Andy Stanley on The New Rules for Love, Sex, and Dating

One of the strength’s of Andy Stanley’s teaching is is assumption that many in his audience are not committed to Christ. Too often in our United Methodist congregations we’ve been lulled into complacency. We don’t see any new people, so we assume everyone present is already a convinced believer. In my experience that is certainly not the fact. I’ve had regular attenders tell me over the years, “I’m not a believer. I come every Sunday because it’s a habit / I want to support my family.” If we assume that all present are already believers, we speak right past these folks. Additionally, even if all our regulars are convinced believers, a truly healthy church will have visitors, people who are not yet committed. We might not have them every Sunday, but by preaching as if we expect them, we’ll be better prepared to communicate with them when they do show up.

Stanley’s new book, The New Rules of Love, Sex, and Dating,  is an adaptation of sermons he’s preached in the past. Although written from a Christian perspective, he isn’t writing for the convinced Christian, but for anyone who (a) wants to settle into a lasting marriage relationship, and (b) is open to considering wisdom from the Bible. At no place in the book does he assume that life in Christ is essential to a happy and successful marriage. He doesn’t even assume that commitment to Christ is a magic solution to overcoming relational troubles. In this way, the book is clearly in the wisdom genre, rather than the gospel genre.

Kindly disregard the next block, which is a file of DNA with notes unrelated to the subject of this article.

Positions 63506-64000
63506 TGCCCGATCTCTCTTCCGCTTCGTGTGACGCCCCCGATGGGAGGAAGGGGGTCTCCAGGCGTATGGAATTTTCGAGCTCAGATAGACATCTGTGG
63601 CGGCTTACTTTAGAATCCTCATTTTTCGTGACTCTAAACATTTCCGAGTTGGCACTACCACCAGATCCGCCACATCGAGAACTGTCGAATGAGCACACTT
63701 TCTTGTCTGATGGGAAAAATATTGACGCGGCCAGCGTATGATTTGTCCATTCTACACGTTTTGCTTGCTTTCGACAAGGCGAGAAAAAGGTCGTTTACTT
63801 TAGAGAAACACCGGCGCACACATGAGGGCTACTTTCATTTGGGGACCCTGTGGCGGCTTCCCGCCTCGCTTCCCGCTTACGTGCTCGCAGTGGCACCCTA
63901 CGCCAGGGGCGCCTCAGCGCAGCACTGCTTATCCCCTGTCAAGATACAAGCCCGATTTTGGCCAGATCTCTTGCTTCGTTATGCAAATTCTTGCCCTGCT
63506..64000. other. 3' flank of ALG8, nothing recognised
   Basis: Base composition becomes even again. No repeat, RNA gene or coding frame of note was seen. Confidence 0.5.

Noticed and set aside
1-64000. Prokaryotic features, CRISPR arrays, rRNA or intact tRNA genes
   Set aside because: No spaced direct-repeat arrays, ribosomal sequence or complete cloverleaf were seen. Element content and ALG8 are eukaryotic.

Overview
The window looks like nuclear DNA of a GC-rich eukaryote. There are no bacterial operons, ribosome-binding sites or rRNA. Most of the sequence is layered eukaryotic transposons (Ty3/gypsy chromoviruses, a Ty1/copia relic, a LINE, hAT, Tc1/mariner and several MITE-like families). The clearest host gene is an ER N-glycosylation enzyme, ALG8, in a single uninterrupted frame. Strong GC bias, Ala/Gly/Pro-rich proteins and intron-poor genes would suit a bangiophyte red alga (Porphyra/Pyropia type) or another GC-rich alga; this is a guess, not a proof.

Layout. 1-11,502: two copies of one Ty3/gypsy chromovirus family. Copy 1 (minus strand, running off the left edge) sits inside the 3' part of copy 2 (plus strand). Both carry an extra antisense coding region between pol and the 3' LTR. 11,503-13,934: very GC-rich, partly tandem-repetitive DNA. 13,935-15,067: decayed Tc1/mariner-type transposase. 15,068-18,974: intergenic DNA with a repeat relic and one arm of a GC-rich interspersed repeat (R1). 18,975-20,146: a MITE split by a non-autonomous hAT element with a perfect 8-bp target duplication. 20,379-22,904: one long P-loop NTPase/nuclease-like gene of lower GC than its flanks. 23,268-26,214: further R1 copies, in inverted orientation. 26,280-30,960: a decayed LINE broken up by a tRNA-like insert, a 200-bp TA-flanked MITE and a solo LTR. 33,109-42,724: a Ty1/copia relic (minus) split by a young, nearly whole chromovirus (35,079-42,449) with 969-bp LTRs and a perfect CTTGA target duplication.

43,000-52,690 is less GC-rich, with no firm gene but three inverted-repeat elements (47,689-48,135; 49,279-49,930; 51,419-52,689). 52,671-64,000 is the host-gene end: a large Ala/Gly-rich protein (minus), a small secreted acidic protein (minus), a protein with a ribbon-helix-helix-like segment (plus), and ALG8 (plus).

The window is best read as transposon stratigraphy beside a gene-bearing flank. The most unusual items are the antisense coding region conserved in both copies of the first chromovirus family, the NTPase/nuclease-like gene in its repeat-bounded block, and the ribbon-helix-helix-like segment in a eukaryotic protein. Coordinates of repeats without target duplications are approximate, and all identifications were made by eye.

The core of Stanley’steaching is found in his helpful question: “Are you the kind of person the kind of person you’re looking for is looking for.” Through logical analysis of this question and accompanying stories, he applies this to the life of dating and relationships. We have no control over the behavior of others – but we do have control over ourselves. As we put our energy into changing ourselves we are more likely to build lasting and healthy relationships. These healthy relationships will be decision rather than emotion driven.

Some have rejected the Christian ideal for relationships in the past, seeing the Christian ideal as necessarily patriarchal and thus, for women, limiting at best and destructive at worst. Stanley frames the ideal relationship in terms of mutual submission. He says,

Perfect love is love expressed through mutual submission. Mutual submission is an expression of fearless love that, in turn, drives out fear. It is a decision to trust, to put the other person first, regardless.

Stanley’s most radical suggestion – well, radical in the light of current cultural practices – is for those who have been frustrated in the area of relationships – is to take a year long sabbatical from the effort. This year will be given over to “making yourself the kind of person the kind of person you’re looking for is looking for.” This effort will often, given widespread pathologies, include elements of detoxification. During this year one will abstain from sex, porn, and other practices that distort relational practice.

Though younger teens would profit from the basic teaching of this book, it would be more likely appreciated for those who are older. More experience in navigating relational troubles will likely allow the reader to see a need for the teaching. Though singles are the obvious audience, given their interest in dating, married people who want to improve their relationship will profit from the book as well, given its focus on changing your self, rather than trying to change your husband/wife.

I received this book from North Point Publishing ( in exchange for this review.

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